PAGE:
Decent Irish grub alert:
my This Edible Life column for April from The Gloss magazine, Irish Times.
As nose-to-tail eating and local sourcing is where it’s at, I’m very pleased to have already chosen my Spring Lamb for slaughter from the farm next door. Once I get past the “heart-meltingly cute” phase, I coolly assess hind ends from my kitchen window, noting which lovely has the meatiest loins for my Easter table.
In London the trend, driven by Fergus Henderson of the nose-to-tail eatery St John, knows no bounds, with two hotels, several restaurant and a bakery now under the St John name. If you’re really on the food pulse, Gram Bangla on Brick Lane is the place to be. Serious nose-to-tailers flock there for liver, kidney and brain which on the menu almost every day.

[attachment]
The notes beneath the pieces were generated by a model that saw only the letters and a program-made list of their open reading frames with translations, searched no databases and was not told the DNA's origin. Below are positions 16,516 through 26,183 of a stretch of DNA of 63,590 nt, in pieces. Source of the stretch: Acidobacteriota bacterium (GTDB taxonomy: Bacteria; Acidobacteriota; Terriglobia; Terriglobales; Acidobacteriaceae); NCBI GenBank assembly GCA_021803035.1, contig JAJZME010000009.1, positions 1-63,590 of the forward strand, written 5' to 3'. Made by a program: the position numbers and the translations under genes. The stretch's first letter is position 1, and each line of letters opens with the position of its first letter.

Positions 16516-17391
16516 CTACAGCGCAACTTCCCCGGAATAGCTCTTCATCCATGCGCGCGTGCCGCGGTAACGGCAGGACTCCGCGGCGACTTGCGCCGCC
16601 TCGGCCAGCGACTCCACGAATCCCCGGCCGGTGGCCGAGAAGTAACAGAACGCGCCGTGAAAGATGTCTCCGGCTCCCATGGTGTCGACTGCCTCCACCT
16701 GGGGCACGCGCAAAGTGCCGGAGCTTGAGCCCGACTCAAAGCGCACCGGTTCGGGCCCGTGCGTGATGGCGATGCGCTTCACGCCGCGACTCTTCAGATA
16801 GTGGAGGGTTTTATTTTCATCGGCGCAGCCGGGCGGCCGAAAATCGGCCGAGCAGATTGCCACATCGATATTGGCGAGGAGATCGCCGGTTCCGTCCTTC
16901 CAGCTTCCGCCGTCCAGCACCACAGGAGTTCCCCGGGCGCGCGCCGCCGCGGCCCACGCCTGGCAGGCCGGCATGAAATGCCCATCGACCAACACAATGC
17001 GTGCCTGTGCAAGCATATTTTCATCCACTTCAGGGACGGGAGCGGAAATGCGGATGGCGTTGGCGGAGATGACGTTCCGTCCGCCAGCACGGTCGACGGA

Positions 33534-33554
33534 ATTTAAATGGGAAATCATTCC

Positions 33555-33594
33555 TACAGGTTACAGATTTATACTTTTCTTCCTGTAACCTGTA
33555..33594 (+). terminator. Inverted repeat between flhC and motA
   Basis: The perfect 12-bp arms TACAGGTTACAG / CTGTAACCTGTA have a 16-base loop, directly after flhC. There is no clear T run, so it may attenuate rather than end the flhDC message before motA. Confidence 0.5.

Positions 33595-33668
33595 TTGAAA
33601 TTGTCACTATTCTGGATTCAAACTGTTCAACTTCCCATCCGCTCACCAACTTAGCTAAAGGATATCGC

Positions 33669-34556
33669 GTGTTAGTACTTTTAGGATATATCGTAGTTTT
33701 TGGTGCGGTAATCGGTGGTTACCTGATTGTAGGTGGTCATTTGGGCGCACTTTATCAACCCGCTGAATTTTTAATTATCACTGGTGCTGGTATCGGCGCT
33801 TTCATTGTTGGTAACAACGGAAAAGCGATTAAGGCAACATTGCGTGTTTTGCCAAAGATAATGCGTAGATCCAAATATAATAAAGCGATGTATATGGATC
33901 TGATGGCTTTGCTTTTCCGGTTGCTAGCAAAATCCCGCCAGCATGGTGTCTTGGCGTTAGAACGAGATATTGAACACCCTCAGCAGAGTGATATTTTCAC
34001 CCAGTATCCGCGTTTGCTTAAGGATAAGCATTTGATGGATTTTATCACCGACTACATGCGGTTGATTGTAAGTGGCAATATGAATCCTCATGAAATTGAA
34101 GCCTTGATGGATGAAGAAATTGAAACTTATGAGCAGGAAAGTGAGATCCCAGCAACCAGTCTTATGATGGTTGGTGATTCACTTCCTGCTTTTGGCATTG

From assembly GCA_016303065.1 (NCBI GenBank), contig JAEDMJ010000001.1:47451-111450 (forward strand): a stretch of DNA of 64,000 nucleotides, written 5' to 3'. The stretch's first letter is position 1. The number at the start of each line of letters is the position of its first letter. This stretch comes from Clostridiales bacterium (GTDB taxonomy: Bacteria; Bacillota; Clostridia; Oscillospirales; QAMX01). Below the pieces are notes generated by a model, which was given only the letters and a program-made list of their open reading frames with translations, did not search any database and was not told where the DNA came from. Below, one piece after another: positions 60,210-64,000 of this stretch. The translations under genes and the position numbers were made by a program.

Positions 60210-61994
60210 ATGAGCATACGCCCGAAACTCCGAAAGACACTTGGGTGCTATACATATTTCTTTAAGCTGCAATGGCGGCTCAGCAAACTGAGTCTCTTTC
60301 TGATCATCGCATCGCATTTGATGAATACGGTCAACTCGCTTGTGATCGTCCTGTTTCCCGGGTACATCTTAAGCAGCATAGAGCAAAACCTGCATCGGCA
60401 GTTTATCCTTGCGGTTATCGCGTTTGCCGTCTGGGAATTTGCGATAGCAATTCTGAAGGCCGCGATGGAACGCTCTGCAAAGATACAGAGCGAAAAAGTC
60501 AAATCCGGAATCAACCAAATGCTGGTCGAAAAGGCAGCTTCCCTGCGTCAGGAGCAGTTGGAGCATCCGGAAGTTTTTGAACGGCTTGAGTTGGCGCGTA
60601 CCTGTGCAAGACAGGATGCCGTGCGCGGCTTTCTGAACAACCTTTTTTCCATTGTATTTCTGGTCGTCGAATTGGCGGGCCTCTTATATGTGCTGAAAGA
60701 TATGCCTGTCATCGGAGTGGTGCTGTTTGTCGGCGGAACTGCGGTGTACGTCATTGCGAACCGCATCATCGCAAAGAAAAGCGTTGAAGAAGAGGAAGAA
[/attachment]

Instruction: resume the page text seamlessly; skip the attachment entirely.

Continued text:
|St Johns in London|
Named after the old Hatch dairy in the centre of Dublin, Hatch and Sons offers local sourcing in a gorgeous new dining spot in the basement kitchen of the St. Stephens Green home of Trevor White’s Little Museum of Dublin. With serious foodie firepower with the involvement of Domini and Peaches Kemp and food writer Hugo Arnold, it’s an inviting room with big wooden tables, enamel jugs straight from my nana’s farmhouse and a relevant, well sourced menu featuring Tom Durcan’s spiced beef on Waterford’s famous blaa bread .
Wine Note: The Hatch and Sons April supper club on the 18th features a talk by Gerard Maguire of 64 Wine in Glasthule on the exploding world of biodynamic wines, with a menu of Daube of beef, parsley and mustard mash, and St Gall cheese from Fermoy
|Bluebells Falls Goats Cheese|
|Firehouse Bakery, Heir Island|
At the end of the month I’ll be holding forth at the Ballymaloe Literary Festival of Food and Wine with a gathering of some of the world’s best food writers and chefs - Joanna Blythman, Thomasina Miers, Stevie Parle, Darina Allen and Alice Waters, owner of the home of modern America food - Chez Panisse in California. Can’t wait for the gossip over dinner and lunch. I just may not come home.